The U.S. Capitol is seen behind a fence with barbed wire in Washington Friday. (AP Photo/Jose Luis Magana)
By TANYA SMITH-CARTWRIGHT
BAHAMAS ambassador to the United States Sidney Collie said all Bahamians living in the Washington area are safe as US fears mount over possible violence ahead of President-elect Joseph Biden’s inauguration on Wednesday, January 20.
Last Wednesday, a mob of Trump supporters stormed the US Capitol building as lawmakers were carrying out the ceremonial act of ratifying President-Elect Biden’s win.
The mob, fuelled by unproven conspiracies that the election was “stolen”, stormed the building to forcefully get Congress to overturn the results. After many hours, the military eventually gained control of the situation.
Five people, including a police officer, are dead because of the violence.
Armed forces and security have increased in the area in the aftermath.
“Everything you see in the media truly reflects the state and atmosphere here in the entire region – Washington, Maryland and Virginia. Ground zero is Washington and particularly downtown, Capitol Hill and the federal area,” Mr Collie said.
“The latest advisory coming from the mayor’s office today says residents and visitors should stay away from the downtown area. In addition we got advisories that most of the major roadways, in and around the Capitol and even extending beyond the Capitol, have been closed down.
“So the federal area, which includes the White House, the Capitol and a slew of federal buildings are all inaccessible. For us at the embassy as well as the consulate, we have no need to go downtown. We have been working remotely pursuant to the mayor’s order for two weeks now which ends on the 19th. And, I imagine she will probably extend that until after inauguration.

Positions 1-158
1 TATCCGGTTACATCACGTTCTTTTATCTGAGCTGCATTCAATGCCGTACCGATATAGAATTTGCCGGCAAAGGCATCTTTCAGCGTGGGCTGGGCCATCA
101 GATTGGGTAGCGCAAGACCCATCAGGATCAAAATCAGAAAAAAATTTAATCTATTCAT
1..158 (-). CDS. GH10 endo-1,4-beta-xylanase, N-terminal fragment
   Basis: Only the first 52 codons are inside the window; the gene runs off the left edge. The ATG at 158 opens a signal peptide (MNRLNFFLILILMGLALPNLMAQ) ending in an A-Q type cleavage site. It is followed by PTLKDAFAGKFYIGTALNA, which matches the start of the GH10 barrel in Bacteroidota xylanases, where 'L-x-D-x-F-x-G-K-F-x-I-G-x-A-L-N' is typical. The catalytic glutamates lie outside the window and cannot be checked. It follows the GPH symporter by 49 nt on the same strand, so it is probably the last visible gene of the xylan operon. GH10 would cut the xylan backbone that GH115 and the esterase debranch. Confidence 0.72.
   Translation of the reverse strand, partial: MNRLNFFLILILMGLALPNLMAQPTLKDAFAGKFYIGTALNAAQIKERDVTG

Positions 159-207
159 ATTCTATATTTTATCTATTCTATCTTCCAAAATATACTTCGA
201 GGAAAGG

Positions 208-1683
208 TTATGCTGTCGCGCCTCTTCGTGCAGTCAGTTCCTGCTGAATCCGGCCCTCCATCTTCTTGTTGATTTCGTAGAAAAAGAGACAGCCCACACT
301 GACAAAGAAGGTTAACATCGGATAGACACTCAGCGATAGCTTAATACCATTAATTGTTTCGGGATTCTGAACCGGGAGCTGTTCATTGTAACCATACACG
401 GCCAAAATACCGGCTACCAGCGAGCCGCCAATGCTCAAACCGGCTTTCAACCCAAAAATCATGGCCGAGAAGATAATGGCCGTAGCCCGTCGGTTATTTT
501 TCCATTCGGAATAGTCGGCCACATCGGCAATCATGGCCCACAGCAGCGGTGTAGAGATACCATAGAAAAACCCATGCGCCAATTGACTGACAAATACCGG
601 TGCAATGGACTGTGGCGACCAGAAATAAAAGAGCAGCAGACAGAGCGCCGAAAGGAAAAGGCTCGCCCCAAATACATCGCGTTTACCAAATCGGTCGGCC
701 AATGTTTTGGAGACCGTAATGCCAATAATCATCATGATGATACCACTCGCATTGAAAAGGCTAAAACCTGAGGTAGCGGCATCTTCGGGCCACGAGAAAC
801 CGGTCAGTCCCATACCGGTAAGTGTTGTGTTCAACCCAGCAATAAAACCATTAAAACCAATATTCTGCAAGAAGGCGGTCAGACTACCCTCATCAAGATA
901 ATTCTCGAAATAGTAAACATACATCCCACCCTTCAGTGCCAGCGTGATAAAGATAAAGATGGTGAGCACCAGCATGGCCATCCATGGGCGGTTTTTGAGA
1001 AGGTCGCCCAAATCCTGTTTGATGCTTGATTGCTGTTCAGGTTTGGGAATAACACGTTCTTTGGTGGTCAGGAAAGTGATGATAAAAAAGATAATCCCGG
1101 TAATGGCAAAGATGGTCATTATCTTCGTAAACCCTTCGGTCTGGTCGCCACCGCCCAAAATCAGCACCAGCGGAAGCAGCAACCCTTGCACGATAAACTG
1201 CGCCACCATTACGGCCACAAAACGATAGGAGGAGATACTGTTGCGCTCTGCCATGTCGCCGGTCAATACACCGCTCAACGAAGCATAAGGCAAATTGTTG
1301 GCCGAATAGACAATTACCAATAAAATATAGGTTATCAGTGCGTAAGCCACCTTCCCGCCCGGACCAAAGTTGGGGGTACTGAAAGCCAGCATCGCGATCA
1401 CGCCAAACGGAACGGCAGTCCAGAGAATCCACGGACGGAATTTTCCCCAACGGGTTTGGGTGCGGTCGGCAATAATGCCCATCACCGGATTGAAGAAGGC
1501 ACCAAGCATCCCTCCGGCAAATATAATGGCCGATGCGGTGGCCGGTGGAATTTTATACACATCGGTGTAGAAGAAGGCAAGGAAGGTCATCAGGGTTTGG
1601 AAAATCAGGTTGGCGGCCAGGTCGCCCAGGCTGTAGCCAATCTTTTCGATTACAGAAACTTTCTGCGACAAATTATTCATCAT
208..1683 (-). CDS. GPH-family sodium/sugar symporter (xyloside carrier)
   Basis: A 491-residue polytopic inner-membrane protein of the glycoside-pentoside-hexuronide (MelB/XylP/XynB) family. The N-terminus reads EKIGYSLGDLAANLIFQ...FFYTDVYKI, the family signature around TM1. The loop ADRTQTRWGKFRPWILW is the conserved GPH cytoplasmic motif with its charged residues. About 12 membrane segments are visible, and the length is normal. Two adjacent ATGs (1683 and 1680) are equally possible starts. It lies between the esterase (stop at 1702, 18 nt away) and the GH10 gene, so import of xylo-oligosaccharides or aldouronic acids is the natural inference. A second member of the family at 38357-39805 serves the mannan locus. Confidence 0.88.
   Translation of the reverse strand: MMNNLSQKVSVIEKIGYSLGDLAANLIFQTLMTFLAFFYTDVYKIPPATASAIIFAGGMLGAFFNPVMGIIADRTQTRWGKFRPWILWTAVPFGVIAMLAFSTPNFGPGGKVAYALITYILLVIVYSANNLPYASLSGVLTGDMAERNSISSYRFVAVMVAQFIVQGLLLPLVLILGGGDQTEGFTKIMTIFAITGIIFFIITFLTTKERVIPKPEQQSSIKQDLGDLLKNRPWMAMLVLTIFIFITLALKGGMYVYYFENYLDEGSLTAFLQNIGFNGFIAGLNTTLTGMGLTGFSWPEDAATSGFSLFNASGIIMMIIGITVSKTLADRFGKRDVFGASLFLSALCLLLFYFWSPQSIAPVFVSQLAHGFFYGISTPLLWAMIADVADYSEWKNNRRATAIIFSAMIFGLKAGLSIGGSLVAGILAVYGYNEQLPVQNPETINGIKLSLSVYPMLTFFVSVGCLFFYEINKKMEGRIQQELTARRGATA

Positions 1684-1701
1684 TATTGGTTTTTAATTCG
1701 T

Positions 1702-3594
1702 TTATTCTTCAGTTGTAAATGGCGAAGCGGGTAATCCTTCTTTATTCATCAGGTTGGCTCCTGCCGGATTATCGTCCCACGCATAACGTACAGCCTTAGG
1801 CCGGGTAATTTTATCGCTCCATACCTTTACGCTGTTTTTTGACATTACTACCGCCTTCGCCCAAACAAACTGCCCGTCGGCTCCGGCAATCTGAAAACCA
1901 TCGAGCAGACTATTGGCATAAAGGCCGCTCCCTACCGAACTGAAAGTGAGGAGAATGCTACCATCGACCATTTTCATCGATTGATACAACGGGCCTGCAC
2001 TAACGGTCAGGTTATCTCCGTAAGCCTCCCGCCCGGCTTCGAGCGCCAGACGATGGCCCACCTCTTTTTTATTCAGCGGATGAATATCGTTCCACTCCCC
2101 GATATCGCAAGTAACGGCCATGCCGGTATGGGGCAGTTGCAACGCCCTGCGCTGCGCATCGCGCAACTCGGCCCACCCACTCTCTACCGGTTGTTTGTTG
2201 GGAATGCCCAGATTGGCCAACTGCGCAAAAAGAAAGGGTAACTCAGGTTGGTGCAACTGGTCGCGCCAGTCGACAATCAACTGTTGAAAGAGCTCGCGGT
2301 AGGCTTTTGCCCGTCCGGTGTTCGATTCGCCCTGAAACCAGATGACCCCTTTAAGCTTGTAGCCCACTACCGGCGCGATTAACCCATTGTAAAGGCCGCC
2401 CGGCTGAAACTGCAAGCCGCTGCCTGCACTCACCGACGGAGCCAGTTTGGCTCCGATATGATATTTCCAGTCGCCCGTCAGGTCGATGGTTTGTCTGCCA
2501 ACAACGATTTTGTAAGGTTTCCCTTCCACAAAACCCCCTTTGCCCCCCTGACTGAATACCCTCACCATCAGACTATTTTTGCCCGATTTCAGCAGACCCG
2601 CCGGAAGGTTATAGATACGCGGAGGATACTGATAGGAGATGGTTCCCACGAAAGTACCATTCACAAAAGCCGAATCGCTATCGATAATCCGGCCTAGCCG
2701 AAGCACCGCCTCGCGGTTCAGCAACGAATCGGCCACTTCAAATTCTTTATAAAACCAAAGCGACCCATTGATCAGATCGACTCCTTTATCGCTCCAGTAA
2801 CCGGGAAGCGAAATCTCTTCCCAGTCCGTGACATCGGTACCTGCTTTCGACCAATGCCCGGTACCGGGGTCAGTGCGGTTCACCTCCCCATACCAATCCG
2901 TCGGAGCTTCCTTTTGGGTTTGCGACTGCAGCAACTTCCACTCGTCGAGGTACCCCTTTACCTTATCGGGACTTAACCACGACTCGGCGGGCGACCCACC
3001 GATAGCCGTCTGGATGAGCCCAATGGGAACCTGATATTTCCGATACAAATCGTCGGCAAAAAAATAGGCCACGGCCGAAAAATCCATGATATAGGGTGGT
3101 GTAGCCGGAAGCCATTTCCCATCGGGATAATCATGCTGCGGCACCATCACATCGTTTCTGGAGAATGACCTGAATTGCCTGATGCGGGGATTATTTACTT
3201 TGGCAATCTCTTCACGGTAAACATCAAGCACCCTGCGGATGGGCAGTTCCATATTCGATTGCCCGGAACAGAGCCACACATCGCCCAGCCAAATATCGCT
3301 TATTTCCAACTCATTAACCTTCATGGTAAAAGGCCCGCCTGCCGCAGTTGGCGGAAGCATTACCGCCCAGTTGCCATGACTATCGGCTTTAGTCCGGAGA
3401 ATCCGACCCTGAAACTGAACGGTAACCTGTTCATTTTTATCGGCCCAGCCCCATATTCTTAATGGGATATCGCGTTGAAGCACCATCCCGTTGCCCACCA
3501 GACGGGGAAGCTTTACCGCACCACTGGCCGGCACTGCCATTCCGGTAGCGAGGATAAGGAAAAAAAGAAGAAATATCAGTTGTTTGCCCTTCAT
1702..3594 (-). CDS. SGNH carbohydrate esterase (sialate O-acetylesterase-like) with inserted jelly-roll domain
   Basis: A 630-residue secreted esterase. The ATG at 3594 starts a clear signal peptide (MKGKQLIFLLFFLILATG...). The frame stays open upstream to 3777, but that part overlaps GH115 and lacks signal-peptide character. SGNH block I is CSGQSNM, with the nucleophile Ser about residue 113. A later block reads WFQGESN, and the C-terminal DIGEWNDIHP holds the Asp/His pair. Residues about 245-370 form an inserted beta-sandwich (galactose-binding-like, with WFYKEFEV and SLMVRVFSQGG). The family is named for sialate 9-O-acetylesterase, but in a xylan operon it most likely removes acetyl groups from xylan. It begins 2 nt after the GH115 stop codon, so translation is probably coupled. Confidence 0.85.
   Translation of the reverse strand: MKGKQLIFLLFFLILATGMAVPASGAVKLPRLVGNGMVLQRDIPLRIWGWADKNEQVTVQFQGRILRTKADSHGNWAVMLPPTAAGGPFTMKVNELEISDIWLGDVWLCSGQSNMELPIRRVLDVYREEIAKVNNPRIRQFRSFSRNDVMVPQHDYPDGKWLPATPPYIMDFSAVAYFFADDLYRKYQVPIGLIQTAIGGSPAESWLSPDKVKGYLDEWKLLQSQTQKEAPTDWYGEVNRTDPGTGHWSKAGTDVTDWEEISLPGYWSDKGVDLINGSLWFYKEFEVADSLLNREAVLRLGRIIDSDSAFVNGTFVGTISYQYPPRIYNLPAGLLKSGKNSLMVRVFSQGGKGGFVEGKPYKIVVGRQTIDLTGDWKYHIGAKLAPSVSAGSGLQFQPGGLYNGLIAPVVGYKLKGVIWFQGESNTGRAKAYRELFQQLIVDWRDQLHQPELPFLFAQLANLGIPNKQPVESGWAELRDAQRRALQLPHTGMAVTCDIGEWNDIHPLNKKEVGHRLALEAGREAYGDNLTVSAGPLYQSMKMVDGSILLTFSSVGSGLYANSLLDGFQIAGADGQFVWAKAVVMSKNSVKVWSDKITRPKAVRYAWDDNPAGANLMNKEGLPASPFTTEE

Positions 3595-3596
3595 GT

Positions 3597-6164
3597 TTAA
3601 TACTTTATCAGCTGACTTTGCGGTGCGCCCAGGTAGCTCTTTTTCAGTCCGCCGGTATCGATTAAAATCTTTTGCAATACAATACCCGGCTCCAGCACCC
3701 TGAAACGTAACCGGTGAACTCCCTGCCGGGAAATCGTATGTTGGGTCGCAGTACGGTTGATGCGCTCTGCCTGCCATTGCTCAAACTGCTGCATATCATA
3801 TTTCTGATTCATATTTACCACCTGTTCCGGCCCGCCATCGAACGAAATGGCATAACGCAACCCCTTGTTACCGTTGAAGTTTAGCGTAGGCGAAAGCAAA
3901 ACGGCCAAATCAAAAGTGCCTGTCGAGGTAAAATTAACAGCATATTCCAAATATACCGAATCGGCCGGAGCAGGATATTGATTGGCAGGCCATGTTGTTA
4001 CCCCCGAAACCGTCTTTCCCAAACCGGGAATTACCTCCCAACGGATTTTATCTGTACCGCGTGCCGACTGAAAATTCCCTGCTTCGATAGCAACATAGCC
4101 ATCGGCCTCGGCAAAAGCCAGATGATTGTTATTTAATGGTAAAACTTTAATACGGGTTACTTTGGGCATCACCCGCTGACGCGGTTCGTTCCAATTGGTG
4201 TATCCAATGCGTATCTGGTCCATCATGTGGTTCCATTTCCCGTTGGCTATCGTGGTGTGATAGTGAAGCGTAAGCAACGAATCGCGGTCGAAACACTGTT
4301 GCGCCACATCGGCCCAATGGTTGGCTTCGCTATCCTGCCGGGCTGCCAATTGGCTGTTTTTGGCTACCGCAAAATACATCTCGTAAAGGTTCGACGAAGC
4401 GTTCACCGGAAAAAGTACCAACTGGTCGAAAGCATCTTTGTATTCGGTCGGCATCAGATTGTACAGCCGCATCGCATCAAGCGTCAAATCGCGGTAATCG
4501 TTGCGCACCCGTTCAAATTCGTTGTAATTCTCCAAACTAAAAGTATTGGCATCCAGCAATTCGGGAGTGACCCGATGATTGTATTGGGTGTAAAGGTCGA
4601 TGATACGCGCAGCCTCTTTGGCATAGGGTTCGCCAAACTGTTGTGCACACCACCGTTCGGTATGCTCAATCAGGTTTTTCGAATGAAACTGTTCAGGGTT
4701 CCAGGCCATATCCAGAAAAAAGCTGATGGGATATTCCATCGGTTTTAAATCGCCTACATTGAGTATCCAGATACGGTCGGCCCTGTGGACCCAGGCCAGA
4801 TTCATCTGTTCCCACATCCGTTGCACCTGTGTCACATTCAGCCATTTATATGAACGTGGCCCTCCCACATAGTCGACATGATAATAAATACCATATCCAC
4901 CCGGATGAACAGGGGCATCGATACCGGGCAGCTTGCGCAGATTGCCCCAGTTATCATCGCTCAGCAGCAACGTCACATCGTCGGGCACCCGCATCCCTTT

“We have two offices. The consulate is downtown and the embassy is on Embassy Row on Massachusetts Avenue which is not in the downtown area. We are all safe. We have sent out advisories to members of the diaspora who are in our database just to caution them to stay away from the downtown area and to stay safe.”
As safety concerns mount about more violence on Inauguration Day, Ambassador Collie said the best thing for everyone to do is just avoid the area completely.
He said: “(From) all accounts everyone is safe and doing well. We have a regular check in every day and everybody’s fine. The immediate staff of the two offices are on a group chat and so it’s very easy to stay in touch. So everybody’s doing well. It is more difficult to get timely information on Bahamians in the diaspora, but from all accounts from the information we are getting there are no incidents involving Bahamians.
“The area is very militarised and from all accounts there are about 20,000 National Guards, federal police, Capitol police and DC police and the FBI. I won’t go as far as to say it’s a war zone, but it’s very militarised. The best advice is that everyone just stays away from the area.”
The ambassador is hopeful that the city settles down and retains some level of normalcy on the days following the inauguration.